Speak your peace: Terry Callier
Jazz and folk musician Terry Callier has died at the age of 67.
The Chicago-born singer-songwriter was found dead at his home in America on Sunday after suffering a long illness, according to reports.
Issue one of A Fine Lung carried the following article on him in August 2008:
“One of the problems that I had in the States was that I knew what I was trying to do; I was trying to combine gospel, jazz, folk and blues and make something original out of it. This caused a lot of trouble with the record companies I was with because they didn’t know what to call it.”
It’s a sad fact that many creative people aren’t given the recognition they deserve in their time.
Although it’s been a long time coming for this Chicago native, these days he can count Paul Weller (a duet on Terry’s Speak Your Peace album), Massive Attack (Live With Me from their Collected set), Beth Orton (two duets on her Best Bit EP), 4-Hero and Koop among his devoted following.
The European connection is continued with his debut release from 1963, Look at Me Now, which is a northern soul classic, and the frequent tours (including an appearance at Glastonbury in 1998) he undertakes. He’s a regular visitor to Manchester and I met up with him recently at Mint Lounge.
Following that debut single which was a regional hit in the Windy City, Terry was poised to go out on tour with his Chess stable mates Etta James and Muddy Waters, but his mother had other ideas and made the 17-year-old stay at home and revise for his exams.
The following year he recorded his first LP The New Folk Sound of Terry Callier which would have been better received if the producer hadn’t taken the tapes with him on a three year voyage of self-discovery living in the North American desert with Yaki Indians. Terry only learned of its release after his brother spotted it in an antiques store and he had to buy his own copy.
He re-signed with Cadet Records in 1971 and released three highly acclaimed LPs Occasional Rain, What Colour is Love and I Just Can’t Help Myself all of which have been reissued on CD and as a best of called Essential in 1998. Two further albums Fire on Ice and Turn You to Love followed and it was the former which first drew my attention to him in 1977.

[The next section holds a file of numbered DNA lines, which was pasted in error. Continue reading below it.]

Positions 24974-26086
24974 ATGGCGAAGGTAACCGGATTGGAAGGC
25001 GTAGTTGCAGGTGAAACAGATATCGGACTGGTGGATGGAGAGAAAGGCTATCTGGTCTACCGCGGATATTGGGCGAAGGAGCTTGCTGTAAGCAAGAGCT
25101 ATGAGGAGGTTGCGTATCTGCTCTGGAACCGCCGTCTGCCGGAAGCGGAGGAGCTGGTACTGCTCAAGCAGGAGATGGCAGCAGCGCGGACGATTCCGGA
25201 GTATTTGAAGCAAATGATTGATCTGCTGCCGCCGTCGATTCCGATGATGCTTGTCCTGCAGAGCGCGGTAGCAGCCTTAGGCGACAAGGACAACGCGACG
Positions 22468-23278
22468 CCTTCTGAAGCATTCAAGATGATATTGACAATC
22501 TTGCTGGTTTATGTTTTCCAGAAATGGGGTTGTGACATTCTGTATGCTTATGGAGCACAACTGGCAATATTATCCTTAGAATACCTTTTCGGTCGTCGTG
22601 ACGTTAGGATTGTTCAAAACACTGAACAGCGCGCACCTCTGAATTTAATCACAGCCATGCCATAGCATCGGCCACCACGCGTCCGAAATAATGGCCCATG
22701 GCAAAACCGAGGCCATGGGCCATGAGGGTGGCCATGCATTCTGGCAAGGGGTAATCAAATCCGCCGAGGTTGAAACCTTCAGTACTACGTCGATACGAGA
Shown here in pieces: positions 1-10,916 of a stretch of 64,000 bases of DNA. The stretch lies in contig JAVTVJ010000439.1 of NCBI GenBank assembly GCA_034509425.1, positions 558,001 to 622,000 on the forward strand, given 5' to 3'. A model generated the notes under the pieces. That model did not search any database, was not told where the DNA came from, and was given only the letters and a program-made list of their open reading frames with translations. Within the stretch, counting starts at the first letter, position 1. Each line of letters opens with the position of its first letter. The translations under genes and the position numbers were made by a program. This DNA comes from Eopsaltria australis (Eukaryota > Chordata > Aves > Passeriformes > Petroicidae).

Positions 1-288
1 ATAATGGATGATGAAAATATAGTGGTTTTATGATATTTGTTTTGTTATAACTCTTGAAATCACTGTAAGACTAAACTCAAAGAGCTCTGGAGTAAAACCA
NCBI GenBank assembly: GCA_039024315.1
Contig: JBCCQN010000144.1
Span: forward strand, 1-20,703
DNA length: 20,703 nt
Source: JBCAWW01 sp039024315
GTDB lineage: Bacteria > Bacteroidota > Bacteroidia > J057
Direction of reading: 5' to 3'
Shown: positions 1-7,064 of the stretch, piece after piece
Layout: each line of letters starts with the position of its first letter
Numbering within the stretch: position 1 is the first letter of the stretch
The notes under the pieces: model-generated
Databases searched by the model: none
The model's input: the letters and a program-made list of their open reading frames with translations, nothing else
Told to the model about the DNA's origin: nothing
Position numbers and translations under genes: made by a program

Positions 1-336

After getting custody of his 12-year-old daughter in 1983, Terry decided to give up music to look after her and got a job at the University of Chicago as a computer programmer. This is where the story would have ended if his records hadn’t been played on the UK soul scene and gained huge popularity.
Subsequently he received a call from Acid Jazz Records who wanted to issue a 12” single and they brought him over for a few dates in 1991.
This led to return visits during holidays from his job culminating in him signing to Talkin’ Loud and the release of Timepeace in 1998.
A year later the title track was chosen by the United Nations as the theme song for their Peace Conference and won him their Time for Peace Award for outstanding artistic achievement contributing to world peace. However, this led to his employers learning of his other life and after picking up the award in New York, he came in to work to discover he had four hours to clear his desk.
As 2008 sees him celebrating 45 years as a recording artist it’s fitting that he will have two new albums released: Welcome Home – a live set released in June – and Hidden Conversations which is out in the autumn and contains Live with Me and two other tracks featuring Massive Attack.
Looking back on his career, Terry says, “I am often reminded that there are people listening to the music now who weren’t in this world when some of the songs were originally recorded. I just hope this circle remains unbroken and continues to grow.”
Terry is one of the most humble, gentle and spiritual souls it’s been my pleasure to meet and although he may not be understood in the Windy City, he will always be appreciated in the Rainy City.